Review: I Was A Teenage Ninja

I was a teenage ninja.jpgI Was A Teenage Ninja

The tragic history of Christianity’s early attempts to gain a foothold in Japan set the stage for this story of a young woman who unknowingly becomes the pawn of the cruel Shogunate who killed her father, and has now been sent to assassinate her mother.

The original title of this film is ‘Christian Kunoichi Aome’s Story.’  Kunoichi means ‘female ninja.’  It’s 1549.  Years ago, a Christian missionary, Xavier, arrived in Japan and started preaching the gospel.  He amasses a few followers, most notably a middle-aged Japanese woman named Kiara with whom he has a daughter.

About this time, the Shogunate (the warlord ruler of Japan) begins to crack down on the new religion, sending his samurai to slaughter them in their mountain enclaves.  Xavier is killed and his wife escapes; but his daughter Aome is spared by one of the Shogunate’s men.  She is taken in and raised by the man, and trained in the art of ninjitsu.

Aome knows nothing of her parents, except for the crucifix necklace they left behind.  As such, she follows the Christian faith, while carrying out assassinations for the Shogunate.

At this point, the story gets odd.  Aome’s mother is obsessed with freeing Xavier and the other Christians from Hell.  Why are Christian martyrs in Hell?  I don’t know.  Anyways, Kiara turns to the black arts to accomplish this goal.  With the help of her hermaphrodite assistant, Shizu, she abducts pretty, young women to serve as blood sacrifices.  Unfortunately, their latest victim is Aome’s best friend, a blind girl.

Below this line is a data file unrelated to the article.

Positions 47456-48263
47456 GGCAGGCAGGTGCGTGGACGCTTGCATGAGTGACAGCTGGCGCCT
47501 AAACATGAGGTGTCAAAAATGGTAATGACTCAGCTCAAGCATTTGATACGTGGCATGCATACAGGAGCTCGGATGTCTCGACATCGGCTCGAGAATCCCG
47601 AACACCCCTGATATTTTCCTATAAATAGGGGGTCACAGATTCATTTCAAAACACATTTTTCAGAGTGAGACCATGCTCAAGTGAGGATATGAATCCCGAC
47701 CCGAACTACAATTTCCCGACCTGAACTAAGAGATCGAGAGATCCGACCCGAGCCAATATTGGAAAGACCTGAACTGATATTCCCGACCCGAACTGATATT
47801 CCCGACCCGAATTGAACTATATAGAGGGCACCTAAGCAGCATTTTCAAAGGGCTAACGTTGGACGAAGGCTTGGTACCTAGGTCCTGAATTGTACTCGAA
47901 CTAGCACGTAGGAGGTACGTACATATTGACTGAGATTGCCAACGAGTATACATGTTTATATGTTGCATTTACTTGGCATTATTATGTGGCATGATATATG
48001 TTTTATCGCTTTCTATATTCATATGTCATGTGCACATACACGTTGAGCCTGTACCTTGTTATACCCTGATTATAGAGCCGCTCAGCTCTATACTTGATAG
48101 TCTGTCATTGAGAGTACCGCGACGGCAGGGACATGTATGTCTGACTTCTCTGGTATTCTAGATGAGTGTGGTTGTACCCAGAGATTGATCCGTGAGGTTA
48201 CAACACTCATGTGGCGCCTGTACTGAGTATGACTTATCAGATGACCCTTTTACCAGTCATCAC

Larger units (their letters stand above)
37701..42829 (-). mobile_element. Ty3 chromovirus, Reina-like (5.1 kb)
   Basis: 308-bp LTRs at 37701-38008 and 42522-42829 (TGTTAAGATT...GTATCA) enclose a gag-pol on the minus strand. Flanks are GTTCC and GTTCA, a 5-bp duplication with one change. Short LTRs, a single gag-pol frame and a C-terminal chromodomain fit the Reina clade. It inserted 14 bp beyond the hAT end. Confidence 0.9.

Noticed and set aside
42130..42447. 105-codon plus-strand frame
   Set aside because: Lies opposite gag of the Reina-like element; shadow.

I Was A Teenage Ninja is part of a Japanese film series called, ‘Voluptuous Ninja.’  The stars are all drawn from Japan’s adult film industry.  This one stars Saki Ninomiya, who does a competent job.

Remember in Back to the Future Part 3, where Doc gives Marty that stupid, colorful cowboy costume because he saw ones like it in the movies?  The costumes in this film reminded me of that scene.  Like someone’s understanding of Shogunate times came from campy movies; either that, or they went to the costume shop and bought the first ‘sexy ninja’ outfit the came across.  The special effects are bad, predictably, but I’ll give them credit for at least trying.

As a soft-core film, it does what it sets out to do, but it has no particular merit beyond that.


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